Lower prices, especially for special purpose machines such as underground rock cutters and earthmovers as well as transport equipment like trailers, led Qatar to witness 0.88% year-on-year (y-o-y) decline in machinery and equipment index (MEPI) in the second half (H2) of 2016, according to official figures.
The MEPI, a short-term indicator that is calculated semi-annually, was down 0.09% when compared to that in the first half (H1) of 2016, the Ministry of Development Planning and Statistics said.
The MEPI - with 2012 as the base year - is used by national accounts as a deflator to calculate the constant price estimates of purchases on final demand from machinery and equipment and in calculating the capital formation estimates.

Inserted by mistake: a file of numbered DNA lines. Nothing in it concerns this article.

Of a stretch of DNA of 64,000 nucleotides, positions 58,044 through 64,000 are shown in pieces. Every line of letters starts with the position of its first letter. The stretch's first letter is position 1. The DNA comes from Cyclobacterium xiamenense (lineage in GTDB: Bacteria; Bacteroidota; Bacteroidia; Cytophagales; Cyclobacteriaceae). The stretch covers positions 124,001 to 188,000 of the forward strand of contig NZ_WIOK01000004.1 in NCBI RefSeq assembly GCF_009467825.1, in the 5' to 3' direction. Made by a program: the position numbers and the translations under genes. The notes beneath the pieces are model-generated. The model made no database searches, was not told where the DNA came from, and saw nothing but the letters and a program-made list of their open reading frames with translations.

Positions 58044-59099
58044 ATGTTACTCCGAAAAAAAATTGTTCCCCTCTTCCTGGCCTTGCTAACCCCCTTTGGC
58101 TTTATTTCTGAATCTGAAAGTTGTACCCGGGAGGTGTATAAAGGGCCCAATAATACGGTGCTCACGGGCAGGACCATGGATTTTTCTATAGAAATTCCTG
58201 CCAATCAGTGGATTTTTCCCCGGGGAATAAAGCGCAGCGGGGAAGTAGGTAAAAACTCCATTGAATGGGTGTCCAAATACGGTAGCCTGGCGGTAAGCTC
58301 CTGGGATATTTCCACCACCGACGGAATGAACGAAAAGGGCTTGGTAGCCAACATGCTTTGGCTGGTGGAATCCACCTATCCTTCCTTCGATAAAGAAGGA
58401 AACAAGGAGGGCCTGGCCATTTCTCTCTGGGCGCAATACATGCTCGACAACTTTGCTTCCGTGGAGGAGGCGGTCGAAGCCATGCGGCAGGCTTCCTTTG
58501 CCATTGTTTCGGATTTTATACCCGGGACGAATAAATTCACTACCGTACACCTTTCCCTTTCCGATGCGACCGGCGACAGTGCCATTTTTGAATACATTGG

Under the new indicator; office, accounting and computing machinery group carries the maximum weight of 41.45%, followed by transport equipment (28.34%), special purpose machines (22.78%) and machinery and electrical appliances (7.43%).
The index of special purpose machines shrank 1.64% y-o-y in H2 2016 on the back of a 2.79% decline in the price of underground rock cutters and tunnelling machinery, 1.55% in mining and quarrying machinery and 1.45% in moving, grading, levelling, scraping, excavating and tamping equipment (including bulldozers).
The group index had fallen 0.49% compared to that in H1 2016 owing to a 1.56% fall in the price of underground rock cutters and tunnelling machinery, 0.49% in mining and quarrying machinery and 0.39% in moving, grading, levelling, scraping, excavating and tamping equipment (including bulldozers).